Hundreds of coral paleoclimate records have been developed over the past several decades, significantly extending the instrumental record and improving our understanding of tropical climate variability and change in otherwise data-poor regions. Coral “proxy” records measure the change in skeletal geochemistry or growth as a function of ocean conditions at the time of calcification. Over the past decade (since 2010), new syntheses have identified coherent patterns of warming and variability that are unique within the paleo record (albeit not yet unprecedented). In turn, ocean warming and acidification have had a detrimental impact on coral growth, with reduced extension and increased stress banding. Methodological advances have constrained uncertainties and improved our understanding of the processes by which climate information is archived in coral skeletons. Models that describe these processes have been developed to facilitate proxy-model comparisons, identify sources of uncertainties, and provide a benchmark upon which forced changes may be detected within a highly variable climate system. Finally, several innovative new proxies have expanded the climate and environmental information that may be obtained from corals, including: seawater pH, aragonite saturation, anthropogenic nitrogen, runoff, and trade winds. Further extending established and novel proxies should remain a priority, along with seawater monitoring and density measurements with which to screen and calibrate these records. As this critical climate archive is increasingly threatened by warming and ocean acidification, the community must work closely together to collect this invaluable climate data in an ecologically and culturally sensitive manner, before it is too late. This article is categorized under: Paleoclimates and Current Trends > Paleoclimate.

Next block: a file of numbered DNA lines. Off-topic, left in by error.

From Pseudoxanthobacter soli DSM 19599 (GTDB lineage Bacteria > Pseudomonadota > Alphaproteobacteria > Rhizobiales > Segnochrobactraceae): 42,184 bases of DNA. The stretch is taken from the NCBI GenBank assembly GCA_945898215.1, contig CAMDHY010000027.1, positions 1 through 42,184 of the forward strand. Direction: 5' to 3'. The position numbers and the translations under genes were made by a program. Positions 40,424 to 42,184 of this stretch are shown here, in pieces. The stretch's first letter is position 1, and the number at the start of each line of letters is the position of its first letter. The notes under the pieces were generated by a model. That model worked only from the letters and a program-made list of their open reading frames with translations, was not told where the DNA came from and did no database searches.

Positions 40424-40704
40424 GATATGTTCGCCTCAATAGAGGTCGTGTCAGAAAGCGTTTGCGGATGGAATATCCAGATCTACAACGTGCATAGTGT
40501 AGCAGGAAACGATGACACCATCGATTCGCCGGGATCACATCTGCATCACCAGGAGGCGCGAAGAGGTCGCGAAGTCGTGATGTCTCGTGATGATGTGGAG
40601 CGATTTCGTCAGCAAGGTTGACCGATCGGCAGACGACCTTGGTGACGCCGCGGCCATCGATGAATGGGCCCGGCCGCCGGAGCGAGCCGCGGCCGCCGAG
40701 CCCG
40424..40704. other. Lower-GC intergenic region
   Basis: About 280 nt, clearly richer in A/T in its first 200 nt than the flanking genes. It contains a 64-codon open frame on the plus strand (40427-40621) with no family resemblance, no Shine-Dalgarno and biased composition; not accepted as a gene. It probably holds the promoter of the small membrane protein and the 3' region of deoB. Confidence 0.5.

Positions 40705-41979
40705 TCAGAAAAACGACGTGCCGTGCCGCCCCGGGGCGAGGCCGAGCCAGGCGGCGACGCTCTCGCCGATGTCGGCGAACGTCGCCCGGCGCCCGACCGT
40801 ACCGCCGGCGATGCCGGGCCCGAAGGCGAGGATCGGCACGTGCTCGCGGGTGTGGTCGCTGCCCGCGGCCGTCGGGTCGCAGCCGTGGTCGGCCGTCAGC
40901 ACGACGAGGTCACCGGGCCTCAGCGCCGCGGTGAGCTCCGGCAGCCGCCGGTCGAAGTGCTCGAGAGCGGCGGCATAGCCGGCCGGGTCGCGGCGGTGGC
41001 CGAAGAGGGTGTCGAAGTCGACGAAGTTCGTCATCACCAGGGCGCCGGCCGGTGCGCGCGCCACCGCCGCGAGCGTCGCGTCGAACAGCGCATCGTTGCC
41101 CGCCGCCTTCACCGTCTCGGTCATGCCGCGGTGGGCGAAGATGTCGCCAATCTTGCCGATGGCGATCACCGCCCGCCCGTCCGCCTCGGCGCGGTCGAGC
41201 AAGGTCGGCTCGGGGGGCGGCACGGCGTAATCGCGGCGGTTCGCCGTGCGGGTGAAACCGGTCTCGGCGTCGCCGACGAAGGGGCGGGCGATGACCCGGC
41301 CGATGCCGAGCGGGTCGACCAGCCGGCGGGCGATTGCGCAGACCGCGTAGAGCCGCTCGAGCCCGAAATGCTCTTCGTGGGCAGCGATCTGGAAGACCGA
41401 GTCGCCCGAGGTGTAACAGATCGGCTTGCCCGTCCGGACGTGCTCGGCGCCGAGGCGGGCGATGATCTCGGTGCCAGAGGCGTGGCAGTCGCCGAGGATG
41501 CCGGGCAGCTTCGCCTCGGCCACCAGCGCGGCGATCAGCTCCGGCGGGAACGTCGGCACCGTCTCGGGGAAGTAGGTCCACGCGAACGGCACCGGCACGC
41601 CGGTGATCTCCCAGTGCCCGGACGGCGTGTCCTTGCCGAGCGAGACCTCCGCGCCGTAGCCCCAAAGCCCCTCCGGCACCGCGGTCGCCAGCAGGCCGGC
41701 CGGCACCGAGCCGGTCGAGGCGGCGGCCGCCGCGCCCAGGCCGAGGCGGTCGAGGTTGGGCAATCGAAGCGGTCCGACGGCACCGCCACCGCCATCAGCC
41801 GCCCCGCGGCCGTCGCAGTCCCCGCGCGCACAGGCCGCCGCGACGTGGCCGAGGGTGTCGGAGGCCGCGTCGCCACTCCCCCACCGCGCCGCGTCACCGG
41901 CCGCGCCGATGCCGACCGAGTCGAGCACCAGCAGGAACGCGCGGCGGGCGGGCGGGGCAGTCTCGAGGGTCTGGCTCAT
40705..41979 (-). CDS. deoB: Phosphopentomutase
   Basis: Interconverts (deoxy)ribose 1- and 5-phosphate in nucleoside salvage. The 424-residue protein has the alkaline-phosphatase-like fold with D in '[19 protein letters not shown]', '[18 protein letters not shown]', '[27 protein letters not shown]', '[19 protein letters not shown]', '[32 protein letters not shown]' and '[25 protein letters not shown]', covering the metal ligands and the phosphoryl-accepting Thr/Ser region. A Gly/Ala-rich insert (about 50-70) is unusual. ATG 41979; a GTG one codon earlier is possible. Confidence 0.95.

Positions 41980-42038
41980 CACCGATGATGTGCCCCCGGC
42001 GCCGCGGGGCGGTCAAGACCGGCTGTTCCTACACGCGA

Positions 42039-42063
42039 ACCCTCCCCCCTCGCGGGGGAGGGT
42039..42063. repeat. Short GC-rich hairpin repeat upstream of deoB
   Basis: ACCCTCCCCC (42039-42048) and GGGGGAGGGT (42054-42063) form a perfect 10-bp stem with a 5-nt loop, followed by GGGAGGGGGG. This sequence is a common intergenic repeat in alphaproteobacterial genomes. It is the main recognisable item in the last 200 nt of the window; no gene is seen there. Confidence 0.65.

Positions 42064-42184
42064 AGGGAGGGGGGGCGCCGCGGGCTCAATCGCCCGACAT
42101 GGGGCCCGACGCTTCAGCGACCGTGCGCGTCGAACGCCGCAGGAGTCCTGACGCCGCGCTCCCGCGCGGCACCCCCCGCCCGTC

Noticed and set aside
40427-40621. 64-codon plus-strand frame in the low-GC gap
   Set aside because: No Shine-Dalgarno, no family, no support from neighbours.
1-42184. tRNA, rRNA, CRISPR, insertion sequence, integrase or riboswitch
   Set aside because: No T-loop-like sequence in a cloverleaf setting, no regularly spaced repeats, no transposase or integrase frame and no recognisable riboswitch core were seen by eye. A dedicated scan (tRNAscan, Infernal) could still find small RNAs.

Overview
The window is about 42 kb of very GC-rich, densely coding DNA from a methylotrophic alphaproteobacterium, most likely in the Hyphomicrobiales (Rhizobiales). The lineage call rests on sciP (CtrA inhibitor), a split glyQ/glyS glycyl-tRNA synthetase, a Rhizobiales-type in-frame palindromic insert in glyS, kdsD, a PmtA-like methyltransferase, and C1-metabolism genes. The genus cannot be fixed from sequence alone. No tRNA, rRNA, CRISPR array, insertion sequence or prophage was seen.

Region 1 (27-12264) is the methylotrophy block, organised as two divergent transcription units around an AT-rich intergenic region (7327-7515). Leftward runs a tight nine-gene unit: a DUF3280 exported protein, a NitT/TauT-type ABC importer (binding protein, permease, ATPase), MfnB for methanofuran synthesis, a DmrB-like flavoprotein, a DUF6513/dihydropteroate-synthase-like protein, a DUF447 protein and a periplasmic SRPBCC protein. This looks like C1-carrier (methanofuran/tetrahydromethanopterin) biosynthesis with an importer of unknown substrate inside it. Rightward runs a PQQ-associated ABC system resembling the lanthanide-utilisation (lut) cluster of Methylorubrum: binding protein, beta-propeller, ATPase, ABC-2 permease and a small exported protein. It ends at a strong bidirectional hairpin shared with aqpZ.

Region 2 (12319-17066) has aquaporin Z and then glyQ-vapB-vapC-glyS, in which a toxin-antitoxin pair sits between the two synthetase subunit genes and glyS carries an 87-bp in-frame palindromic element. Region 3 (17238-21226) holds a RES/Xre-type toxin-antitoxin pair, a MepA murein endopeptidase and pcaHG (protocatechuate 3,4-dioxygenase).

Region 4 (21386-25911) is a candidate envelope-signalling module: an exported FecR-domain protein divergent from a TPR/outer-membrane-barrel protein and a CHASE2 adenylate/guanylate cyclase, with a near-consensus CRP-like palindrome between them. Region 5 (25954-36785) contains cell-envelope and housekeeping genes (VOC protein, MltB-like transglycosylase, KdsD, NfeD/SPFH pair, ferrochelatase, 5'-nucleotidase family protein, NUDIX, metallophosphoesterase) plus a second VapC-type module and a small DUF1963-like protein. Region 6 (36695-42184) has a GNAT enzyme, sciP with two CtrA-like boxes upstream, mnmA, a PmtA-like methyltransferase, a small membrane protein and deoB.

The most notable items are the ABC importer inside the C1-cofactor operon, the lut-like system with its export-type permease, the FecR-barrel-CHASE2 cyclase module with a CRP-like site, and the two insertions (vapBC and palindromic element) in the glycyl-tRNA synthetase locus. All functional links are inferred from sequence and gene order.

ASJC Scopus subject areas
- Global and Planetary Change
- Geography, Planning and Development
- Atmospheric Science